Savings tips for those with no money to save

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Savings tips for those with no money to save
1 year ago
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Everyone knows it is important to put money aside for a rainy day, but actually finding that extra money can be quite a challenge. One of the most common reasons people give for failing to save is that there is no money left at the end of the month. When there is no money left over after paying bills and meeting routine household expenses it is nearly impossible to build up either a short term emergency fund or a long term nest egg.

Even so, it is important for every worker ??no matter how much or how little they make ??to pay attention to savings. Without an emergency fund the loss of a job or a sudden unexpected expense could be devastating. Living from paycheck to paycheck is always dangerous, but when job losses are rising it can be even more so. But when workers have an emergency fund in place they know that they will be able to meet their basic living expenses while they look for a new job. Just having an emergency fund in place can greatly reduce the stress and anxiety associated with job loss.

Finding the Money You Don?셳 Have
So how do you find money to save when you?셱e tapped out at the end of the month? To answer that commonly asked question let?셲 take a look at your paycheck ??not the money that actually lands in your bank account but the full amount your employer pays you for the work you do.

If you haven?셳 done so already pull out a copy of your most recent pay stub. Look not at the net pay you receive but the gross pay your employer actually paid you. Chances are those two numbers are quite different, with the gross pay substantially higher than what you actually receive. That is because all of your taxes, including Federal income tax, state tax and Social Security tax, are withheld from your paycheck before you even receive it. If the tax rate were to go up you would need to learn to make due with your new, lower net pay amount.

Make Your Savings Automatic
If you are like many workers you did not even realize how much money was coming out of your paycheck. Most workers simply ignore the gross pay and just look at what they make. Those workers may not even now how much they pay in taxes, since that money never lands in their bank accounts.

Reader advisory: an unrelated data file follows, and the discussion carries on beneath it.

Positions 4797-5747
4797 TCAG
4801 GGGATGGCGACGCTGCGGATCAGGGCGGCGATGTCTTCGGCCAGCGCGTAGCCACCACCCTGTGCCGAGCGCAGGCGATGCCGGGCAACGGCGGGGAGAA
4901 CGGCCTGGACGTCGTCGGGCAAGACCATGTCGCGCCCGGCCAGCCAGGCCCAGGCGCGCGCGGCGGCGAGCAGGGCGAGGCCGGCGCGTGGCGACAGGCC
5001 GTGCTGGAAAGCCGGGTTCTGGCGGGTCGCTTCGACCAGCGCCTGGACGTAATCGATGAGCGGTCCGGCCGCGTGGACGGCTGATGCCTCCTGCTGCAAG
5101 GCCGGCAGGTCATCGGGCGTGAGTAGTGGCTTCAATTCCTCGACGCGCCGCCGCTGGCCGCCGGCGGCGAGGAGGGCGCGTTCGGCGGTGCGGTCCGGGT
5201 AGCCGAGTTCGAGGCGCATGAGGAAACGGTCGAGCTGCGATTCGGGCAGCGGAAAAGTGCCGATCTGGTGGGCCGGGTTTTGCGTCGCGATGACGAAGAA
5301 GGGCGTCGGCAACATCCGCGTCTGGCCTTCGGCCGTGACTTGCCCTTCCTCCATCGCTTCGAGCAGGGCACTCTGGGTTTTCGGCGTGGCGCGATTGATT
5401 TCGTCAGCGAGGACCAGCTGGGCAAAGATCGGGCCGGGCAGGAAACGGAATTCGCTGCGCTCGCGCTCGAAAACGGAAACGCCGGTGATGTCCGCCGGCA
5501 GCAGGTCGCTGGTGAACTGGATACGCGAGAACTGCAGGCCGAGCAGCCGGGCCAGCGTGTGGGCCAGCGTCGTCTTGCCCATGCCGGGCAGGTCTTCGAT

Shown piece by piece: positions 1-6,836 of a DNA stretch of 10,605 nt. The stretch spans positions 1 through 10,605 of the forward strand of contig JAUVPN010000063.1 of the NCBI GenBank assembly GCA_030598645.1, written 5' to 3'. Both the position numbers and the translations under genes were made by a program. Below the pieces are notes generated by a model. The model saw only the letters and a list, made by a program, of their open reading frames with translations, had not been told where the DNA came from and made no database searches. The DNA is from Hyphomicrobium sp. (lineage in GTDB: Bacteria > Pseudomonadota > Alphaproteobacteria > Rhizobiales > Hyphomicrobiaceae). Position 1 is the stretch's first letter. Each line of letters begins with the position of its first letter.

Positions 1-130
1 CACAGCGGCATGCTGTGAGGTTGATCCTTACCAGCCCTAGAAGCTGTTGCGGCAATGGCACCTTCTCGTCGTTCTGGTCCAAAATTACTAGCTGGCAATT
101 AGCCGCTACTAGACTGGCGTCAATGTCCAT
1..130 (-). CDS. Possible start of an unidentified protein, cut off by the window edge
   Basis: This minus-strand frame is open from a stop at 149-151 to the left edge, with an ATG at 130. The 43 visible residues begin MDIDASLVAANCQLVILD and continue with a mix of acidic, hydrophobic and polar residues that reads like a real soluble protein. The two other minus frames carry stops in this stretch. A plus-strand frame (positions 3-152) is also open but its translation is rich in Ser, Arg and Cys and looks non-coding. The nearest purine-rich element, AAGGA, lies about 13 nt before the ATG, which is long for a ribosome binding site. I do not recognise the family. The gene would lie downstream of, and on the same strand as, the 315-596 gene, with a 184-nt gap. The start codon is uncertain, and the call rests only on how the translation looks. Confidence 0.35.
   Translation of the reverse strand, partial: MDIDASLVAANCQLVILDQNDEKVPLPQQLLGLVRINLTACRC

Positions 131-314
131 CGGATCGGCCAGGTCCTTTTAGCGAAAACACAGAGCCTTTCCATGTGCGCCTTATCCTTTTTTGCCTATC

Savvy workers can use the same strategy to build up their savings. Taking money off the top ??right out of the paycheck ??accomplishes a couple of important goals. For one thing this type of strategy helps to instill fiscal discipline, forcing you to live on the amount you have left. No matter how tight your budget may be, chances are you will not miss an extra $5, $10 or $20 coming off the top of your paycheck. If you are unsure of this strategy start with a small amount and then work your way up slowly over time. You may be surprised at just how effective this strategy can be.

The easiest way to put this strategy into practice is to set up a separate savings account at your bank and have part of your paycheck directly deposited into it. Many banks offer free savings accounts with no minimum balance requirement, so finding one should not be difficult. And setting up the direct deposit is as simple as filling out a form from your Human Resources department. If you start today you should be saving within a month.

Invest Your Windfall
If you have the good fortune to receive a bonus or other additional money at work, putting that money directly into your savings account can help your nest egg grow. The same is true of money from any side jobs or additional projects you may take on. Try to get into the habit of putting any ?쐃xtra??money aside. This will help you learn to live on less than you make, while at the same time building up your short term emergency fund or long term nest egg.

This strategy can be applied to your annual tax refund as well. If you receive a big refund each time tax season rolls around you may be tempted to spend that newfound wealth on lavish items, but a smarter strategy is to save that money for a rainy day. If you want you can allocate a small portion of the money to purchase that new flat screen TV or other item you have been craving, but put the rest right into savings. This will help you boost your balance while instilling the kind of financial discipline that will pay off big down the road.
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